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An elderly family friend recently passed away. Because I am an educator in a synagogue, his children told me they’d like me to have a selection of Jewish books he had in his office. In looking through the box, I discovered an old Torah commentary that, while an aesthetically beautiful book, expresses a number of no-longer-acceptable sentiments, particularly around gender and race. What should I do with the book, and what should I tell his children?
Baffled by a book
I suspect most adults have had the experience of revisiting a favorite childhood movie or a book that’s considered a classic only to be confronted by stereotypes of women, offensive depictions of people of color, and worse. Standards have changed dramatically in a relatively short period of time and, from where I sit, that’s a good thing.
For starters, you don’t need to tell the children who gifted you the books anything other than, “thank you.” They don’t need to know your critique of this book (or any of the others), and they don’t need to know how you are or are not using them in your personal or professional life. It really is the thought that counts here; they’ve given you the gift of their father’s books, and you’ve given them the gift of giving something away in a manner that feels meaningful.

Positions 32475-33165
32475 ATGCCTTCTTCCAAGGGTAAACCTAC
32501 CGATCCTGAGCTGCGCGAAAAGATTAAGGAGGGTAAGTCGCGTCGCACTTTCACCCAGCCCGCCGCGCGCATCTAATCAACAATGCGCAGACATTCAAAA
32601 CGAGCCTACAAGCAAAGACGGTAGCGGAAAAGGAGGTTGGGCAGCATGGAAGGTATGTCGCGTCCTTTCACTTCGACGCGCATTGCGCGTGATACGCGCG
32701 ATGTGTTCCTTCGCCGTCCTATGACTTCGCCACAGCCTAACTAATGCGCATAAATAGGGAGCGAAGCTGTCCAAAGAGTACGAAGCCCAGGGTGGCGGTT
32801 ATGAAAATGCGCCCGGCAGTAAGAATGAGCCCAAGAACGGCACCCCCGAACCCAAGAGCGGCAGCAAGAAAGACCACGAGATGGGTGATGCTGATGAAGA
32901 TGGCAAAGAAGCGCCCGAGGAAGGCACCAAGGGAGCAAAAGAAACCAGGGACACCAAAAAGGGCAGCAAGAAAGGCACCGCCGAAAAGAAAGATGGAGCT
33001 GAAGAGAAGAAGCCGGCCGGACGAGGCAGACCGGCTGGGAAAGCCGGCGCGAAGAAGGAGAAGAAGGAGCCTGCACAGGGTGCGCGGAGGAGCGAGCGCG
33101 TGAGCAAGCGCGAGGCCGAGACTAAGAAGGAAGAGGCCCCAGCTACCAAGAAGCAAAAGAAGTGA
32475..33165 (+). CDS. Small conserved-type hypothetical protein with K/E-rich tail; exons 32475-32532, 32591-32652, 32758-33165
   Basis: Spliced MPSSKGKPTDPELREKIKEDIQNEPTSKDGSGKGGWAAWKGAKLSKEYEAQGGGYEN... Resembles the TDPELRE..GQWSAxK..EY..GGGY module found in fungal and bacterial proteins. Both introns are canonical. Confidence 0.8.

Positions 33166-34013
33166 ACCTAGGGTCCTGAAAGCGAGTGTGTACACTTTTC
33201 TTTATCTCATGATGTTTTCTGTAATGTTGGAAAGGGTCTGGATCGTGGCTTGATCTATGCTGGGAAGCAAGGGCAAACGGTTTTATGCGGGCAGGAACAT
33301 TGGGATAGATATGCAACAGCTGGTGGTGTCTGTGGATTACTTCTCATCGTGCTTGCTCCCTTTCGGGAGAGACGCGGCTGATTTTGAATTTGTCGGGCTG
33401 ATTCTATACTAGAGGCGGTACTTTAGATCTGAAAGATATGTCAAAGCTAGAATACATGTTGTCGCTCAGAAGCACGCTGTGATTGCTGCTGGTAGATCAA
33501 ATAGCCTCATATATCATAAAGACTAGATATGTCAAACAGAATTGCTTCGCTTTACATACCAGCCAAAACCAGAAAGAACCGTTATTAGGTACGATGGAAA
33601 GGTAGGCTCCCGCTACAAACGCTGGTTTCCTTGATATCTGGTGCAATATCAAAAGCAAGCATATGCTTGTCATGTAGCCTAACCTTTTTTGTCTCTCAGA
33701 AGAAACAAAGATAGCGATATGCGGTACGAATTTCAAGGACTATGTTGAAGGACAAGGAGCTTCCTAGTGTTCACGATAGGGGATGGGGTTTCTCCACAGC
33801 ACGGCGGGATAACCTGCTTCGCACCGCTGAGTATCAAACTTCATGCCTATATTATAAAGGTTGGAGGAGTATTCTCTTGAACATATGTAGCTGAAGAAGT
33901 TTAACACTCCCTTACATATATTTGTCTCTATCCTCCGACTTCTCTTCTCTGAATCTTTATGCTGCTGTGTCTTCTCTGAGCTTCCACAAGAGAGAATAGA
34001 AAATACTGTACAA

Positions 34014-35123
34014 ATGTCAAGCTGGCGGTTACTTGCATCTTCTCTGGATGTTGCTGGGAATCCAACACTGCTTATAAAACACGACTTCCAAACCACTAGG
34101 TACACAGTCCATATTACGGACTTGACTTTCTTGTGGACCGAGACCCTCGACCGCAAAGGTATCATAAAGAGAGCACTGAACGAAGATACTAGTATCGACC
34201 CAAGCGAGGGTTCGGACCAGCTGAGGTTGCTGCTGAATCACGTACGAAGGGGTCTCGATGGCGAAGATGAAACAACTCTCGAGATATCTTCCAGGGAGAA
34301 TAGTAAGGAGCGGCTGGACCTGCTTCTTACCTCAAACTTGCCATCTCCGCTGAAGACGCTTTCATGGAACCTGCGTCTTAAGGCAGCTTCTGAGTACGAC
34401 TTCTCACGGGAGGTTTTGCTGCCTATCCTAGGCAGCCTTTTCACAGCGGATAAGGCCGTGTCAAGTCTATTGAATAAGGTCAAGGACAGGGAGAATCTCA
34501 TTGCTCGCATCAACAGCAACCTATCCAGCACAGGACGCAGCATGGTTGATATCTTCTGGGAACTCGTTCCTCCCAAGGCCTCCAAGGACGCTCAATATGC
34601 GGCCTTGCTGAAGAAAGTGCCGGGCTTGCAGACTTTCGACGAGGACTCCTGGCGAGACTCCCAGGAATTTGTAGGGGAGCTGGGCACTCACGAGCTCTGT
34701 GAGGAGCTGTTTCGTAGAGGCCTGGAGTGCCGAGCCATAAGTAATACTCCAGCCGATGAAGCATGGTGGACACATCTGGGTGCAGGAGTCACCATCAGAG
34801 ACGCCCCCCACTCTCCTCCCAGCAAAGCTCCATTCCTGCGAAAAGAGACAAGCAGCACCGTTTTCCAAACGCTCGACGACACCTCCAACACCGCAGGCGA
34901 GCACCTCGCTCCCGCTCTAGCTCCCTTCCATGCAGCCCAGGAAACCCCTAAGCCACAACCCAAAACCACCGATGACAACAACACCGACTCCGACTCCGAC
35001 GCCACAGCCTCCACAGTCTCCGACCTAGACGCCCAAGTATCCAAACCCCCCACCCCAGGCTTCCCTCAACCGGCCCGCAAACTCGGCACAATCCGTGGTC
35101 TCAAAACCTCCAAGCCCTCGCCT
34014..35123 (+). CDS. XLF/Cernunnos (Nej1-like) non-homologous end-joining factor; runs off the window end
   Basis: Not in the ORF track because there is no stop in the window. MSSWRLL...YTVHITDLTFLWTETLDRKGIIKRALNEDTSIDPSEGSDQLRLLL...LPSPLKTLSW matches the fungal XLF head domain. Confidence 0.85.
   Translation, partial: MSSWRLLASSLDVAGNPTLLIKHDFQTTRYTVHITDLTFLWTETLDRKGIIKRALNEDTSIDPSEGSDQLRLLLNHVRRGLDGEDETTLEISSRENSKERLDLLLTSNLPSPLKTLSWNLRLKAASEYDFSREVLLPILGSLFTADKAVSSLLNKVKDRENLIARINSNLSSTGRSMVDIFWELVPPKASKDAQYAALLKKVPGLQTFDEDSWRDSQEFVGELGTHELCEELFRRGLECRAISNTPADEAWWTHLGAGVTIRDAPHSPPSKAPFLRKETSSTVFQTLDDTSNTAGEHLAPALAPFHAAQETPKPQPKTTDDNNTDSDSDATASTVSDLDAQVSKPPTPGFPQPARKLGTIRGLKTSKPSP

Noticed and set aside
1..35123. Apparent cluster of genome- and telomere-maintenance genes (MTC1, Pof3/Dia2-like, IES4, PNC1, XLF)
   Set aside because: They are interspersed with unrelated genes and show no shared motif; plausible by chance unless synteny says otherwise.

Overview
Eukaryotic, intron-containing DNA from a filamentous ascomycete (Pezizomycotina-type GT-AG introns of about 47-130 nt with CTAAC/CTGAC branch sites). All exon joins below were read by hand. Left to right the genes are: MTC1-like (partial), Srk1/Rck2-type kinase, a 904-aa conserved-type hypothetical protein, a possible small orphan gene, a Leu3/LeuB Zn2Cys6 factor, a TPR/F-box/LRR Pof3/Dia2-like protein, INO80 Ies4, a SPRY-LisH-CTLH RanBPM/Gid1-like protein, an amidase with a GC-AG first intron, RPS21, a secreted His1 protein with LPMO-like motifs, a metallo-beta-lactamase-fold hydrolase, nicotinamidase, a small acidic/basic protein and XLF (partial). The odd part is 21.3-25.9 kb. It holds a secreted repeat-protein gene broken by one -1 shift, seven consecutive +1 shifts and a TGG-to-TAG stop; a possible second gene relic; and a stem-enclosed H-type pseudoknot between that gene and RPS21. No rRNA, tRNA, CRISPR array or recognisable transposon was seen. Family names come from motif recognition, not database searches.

As for the book itself, my first thought is to bury it in a genizah. A genizah is a repository for sacred texts that are no longer usable, with the idea of eventually burying them in a cemetery as a sign of respect. Even if you don’t, in fact, respect the contents of this book, you can recognize and acknowledge its connection to the Torah and treat it as such. Your own synagogue likely has a storage area of items on their way to the genizah or has a relationship with a funeral home that collects such items for the local community.
You could also recycle it. Even books containing the name of God written in Hebrew can be recycled (as opposed to going in the trash or the genizah). If this book is all written in English, you aren’t religiously required to treat it with any kind of sanctity, and given what you’ve seen inside its pages, disposing of it may make the most sense. Some books really do outlive their own relevance, and just because this book ended up in your possession doesn’t mean you have to keep it.
Given the current national rhetoric around banning books, and how very antithetical to the role of books in Judaism it may feel simply to throw a book away, I understand that the above solutions may feel too glib, or too close to censorship. Depending on who and what you teach at your synagogue, I wonder if there may be any value in keeping this around as an artifact. There may be a worthwhile lesson around changing interpretations and contemporary perspectives. But there might not.
My very last thought is that a museum or library or archives may be interested, but even that feels like delaying the inevitable. You didn’t ask for or seek out this book, and if you don’t want to teach from it, don’t want it taking up space on your shelves, and don’t want anyone else to encounter the outdated perspectives within, then I think you know your answer.